From the Telegraph (hat tip: Chris Berard):
Lazy, arrogant cowards: how English saw French in 12th century
A twelfth-century poem newly translated into English casts fresh light on the origin of today’s Francophobic stereotypes.
Although it is meant to be an ‘entente cordiale’, the relationship between the English and the French has been anything but neighbourly.
When the two nations have not been clashing on the battlefield or the sporting pitch they have been trading insults from ‘frogs’ to ‘rosbifs’.
Now the translation of the poem has shown just how deep-rooted in history the rivalry and name-calling really is.
Written between 1180 and 1194, a century after the Norman Conquest united England and Normandy against a common enemy in France, the 396-line poem was part of a propaganda war between London and Paris.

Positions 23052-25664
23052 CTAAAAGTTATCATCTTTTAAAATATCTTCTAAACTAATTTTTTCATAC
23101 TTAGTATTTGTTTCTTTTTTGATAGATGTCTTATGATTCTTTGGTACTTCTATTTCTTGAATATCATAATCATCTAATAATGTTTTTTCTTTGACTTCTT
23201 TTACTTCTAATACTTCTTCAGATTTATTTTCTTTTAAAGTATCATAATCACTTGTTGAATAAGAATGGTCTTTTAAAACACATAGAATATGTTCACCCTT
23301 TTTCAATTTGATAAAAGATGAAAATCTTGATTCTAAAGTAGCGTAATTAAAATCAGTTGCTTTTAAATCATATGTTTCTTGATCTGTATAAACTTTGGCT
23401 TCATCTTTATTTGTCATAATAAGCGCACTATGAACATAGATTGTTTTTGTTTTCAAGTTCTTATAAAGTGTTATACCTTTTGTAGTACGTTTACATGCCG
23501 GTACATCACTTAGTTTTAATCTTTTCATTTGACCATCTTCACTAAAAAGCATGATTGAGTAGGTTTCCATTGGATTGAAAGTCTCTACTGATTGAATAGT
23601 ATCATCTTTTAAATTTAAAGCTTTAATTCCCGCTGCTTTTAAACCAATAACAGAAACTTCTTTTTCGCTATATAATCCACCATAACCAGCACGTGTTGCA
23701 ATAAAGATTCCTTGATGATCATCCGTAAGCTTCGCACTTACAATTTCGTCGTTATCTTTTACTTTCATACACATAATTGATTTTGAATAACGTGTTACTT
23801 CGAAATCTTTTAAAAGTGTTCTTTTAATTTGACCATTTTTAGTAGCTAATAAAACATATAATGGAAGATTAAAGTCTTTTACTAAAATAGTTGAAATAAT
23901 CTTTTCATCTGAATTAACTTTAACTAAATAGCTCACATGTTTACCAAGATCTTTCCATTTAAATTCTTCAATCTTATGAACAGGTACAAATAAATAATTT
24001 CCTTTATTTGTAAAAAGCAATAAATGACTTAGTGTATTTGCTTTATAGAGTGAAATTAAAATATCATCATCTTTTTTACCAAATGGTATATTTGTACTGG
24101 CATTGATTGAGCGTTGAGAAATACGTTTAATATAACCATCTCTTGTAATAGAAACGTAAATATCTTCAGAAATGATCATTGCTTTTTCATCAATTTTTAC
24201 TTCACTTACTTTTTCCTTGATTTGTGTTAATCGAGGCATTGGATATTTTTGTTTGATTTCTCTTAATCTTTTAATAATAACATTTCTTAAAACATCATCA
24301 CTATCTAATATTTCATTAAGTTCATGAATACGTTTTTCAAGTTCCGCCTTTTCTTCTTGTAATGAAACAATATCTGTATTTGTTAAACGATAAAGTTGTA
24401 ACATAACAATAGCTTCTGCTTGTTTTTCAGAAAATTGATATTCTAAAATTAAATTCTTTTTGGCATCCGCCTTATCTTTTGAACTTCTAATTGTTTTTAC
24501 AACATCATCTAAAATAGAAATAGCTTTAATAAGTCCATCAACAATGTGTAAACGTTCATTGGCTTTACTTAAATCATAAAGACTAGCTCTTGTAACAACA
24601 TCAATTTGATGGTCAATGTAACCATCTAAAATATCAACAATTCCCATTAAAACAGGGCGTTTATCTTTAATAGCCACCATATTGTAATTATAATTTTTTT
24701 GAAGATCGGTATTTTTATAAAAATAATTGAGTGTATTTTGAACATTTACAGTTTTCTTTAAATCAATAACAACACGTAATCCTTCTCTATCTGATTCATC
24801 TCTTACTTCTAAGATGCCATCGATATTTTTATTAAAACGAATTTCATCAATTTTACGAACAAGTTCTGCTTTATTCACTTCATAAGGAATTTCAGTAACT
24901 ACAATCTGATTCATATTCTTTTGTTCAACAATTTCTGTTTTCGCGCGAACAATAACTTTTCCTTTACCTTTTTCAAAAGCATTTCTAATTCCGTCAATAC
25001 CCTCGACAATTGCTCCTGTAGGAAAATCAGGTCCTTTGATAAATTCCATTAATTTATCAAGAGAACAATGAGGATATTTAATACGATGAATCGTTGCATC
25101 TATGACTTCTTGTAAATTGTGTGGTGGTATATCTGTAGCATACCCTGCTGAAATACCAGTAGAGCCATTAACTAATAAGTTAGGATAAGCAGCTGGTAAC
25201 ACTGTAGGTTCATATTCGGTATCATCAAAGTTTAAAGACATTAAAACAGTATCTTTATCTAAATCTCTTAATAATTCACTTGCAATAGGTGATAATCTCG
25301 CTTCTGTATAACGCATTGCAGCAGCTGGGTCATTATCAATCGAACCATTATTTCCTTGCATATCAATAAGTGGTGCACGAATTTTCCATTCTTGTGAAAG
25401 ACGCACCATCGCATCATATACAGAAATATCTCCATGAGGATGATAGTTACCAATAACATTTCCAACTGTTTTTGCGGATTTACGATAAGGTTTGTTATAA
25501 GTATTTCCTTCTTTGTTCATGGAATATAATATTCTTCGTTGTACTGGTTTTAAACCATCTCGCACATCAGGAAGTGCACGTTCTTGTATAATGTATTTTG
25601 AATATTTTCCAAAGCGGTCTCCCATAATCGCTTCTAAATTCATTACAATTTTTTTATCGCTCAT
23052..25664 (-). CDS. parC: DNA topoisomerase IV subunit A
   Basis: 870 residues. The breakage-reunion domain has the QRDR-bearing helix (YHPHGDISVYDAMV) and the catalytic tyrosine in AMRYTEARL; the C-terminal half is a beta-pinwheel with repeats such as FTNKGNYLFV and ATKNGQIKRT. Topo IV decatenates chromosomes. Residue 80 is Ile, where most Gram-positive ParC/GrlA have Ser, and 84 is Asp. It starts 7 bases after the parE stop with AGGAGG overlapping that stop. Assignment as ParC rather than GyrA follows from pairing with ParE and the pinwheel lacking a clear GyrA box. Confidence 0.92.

Poet Andrew de Coutances, an Anglo-Norman cleric, describes the French as godless, arrogant and lazy dogs. Even more stingingly, he accuses French people of being cowardly, and calls them heretics and rapists.
It has taken David Crouch, a professor of medieval history at Hull University, months to complete the translation of what is one of the earliest examples of anti-French diatribe.
The poem was written at a time when Philip II of France was launching repeated attacks on Normandy, taking advantage of in-fighting within the English royal family.
Prof Crouch says that the poem is of great interest to historians because of its “racial rhetoric”, which was deployed by Anglo-Norman intellectuals in support of their kings’ bitter political and military struggle.
Extracts from the poem may be read at the link. I have enjoyed hearing Prof. Crouch present at Kalamazoo. It’s interesting how this is an example of the antiquity of ethnic animus; it’s not as if it was invented yesterday and then projected onto the past.